In the game of one-upmanship with console rival Sony, Microsoft is betting big on two things: small details and big numbers. First, the details: “People have been punching holes in metal for more than 100 years,” says Xbox hardware general manager Leo Del Castillo, running his finger along the intricate array of venting holes on the side of the One X. “When we started, if you asked the tooling engineer, ‘Can we punch these holes so close together that the webbing between them is thinner than the thickness of the material?’ we were told it couldn’t be done. When you get to that level of thinness, it’s going to start bending. Our engineers took it as a challenge and decided to solve the problem.” Then there are the numbers: the Xbox One X is powered by a custom eight-core 2.3GHz CPU, a six-teraflop graphics processor running at 1172MHz, 12GB of memory, and 326Gbps memory bandwidth. In short: it’s powerful. But so what?
For developers, the move to 4K is significant. “It allows us to use all the animated pixels,” says Matthew Allen, director of technical art at Shadows of War developer Monolith Productions. “The artwork is huge so you’re building massive textures and rendering them out.” It’s a point I hear repeatedly: developers have been designing characters and worlds with meticulous detail for years, but until now individual nose hairs and tiny cuts on skin and clothing could only be seen on the highest-end PCs. Although 4K is adding the detail, high-dynamic range (HDR) helps those details stand out. “I like the improvements we have to foliage and trees,” says Mike Rayner, technical director at Gears of War developer The Coalition as he guides a glistening mechanoid along a hillside path, casually demolishing buildings. “The metal, armour and weapons… they really pop,” he says. “HDR is hard to explain,” adds Frank O’Connor, franchise development director for Halo. “It adds fidelity and detail, rather than just contrast. It could be as meaningful to people as 4K.”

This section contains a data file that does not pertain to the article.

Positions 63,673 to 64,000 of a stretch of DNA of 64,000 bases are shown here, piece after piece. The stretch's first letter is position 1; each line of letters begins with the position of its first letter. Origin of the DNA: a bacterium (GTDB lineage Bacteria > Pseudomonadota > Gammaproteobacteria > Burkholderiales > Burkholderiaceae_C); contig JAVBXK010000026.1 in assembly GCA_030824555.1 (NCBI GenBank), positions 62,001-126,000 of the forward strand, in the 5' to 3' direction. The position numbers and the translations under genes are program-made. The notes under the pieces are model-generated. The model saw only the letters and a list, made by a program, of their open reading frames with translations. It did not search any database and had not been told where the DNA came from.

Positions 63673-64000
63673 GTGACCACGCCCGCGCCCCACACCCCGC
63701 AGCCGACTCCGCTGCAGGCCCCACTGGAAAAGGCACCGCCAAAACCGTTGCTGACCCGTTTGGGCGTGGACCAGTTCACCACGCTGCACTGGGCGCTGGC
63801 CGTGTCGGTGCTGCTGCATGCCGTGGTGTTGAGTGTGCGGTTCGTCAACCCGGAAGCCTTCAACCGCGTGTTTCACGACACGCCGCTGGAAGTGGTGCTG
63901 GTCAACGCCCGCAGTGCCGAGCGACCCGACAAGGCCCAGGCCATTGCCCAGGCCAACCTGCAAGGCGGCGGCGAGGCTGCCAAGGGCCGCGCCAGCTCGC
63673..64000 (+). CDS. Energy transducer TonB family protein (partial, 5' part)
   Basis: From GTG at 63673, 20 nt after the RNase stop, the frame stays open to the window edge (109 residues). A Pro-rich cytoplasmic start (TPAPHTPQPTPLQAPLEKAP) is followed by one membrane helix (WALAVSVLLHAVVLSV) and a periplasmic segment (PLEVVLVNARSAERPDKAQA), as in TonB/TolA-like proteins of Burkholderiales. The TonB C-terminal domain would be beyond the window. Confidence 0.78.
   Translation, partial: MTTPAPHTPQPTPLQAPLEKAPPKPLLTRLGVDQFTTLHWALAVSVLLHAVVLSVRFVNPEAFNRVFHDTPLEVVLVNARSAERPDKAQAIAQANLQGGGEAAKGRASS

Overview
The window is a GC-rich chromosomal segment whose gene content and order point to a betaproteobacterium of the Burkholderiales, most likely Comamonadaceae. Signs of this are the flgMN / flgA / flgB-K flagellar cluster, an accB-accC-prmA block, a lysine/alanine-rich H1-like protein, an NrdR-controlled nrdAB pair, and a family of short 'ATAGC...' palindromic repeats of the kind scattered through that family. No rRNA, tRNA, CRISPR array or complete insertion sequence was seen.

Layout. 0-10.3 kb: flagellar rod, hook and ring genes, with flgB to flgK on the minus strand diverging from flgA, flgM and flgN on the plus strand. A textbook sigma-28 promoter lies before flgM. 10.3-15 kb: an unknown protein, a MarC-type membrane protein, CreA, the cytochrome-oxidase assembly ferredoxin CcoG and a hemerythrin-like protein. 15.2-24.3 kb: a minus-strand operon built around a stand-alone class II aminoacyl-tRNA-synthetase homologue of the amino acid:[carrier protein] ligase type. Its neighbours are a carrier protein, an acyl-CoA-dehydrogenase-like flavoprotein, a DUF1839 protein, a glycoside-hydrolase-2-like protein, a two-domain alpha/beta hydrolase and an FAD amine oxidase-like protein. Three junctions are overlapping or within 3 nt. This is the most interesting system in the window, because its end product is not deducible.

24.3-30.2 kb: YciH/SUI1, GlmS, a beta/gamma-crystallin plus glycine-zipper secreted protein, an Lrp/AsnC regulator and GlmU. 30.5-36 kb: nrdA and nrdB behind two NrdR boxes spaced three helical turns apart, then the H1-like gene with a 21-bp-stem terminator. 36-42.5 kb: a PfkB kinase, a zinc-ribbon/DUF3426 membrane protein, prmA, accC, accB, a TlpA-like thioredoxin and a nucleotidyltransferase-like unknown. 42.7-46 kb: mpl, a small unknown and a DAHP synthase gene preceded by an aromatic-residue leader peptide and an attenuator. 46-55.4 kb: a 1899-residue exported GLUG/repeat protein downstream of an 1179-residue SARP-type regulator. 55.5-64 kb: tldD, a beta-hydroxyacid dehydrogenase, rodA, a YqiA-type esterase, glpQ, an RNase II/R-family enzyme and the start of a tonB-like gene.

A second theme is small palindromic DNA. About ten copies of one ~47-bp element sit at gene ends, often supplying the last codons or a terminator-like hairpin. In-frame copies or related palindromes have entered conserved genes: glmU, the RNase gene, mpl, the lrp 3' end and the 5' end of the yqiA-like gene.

For Minecraft developer Mojang, the increase in processing power was about making an already gigantic world even more sprawling. “It allows us to do things you couldn’t do if you were just chasing photorealism,” says principal software engineer Cameron Egbert. “A lot of games are fixed, but our world is dynamic. The extra power allowed us to do all these fancy things without having to worry,” adds art director Brad Shuber. Extras include animations on water and beautiful sunsets. “It lets our community build stuff they couldn’t build before,” Egbert concludes.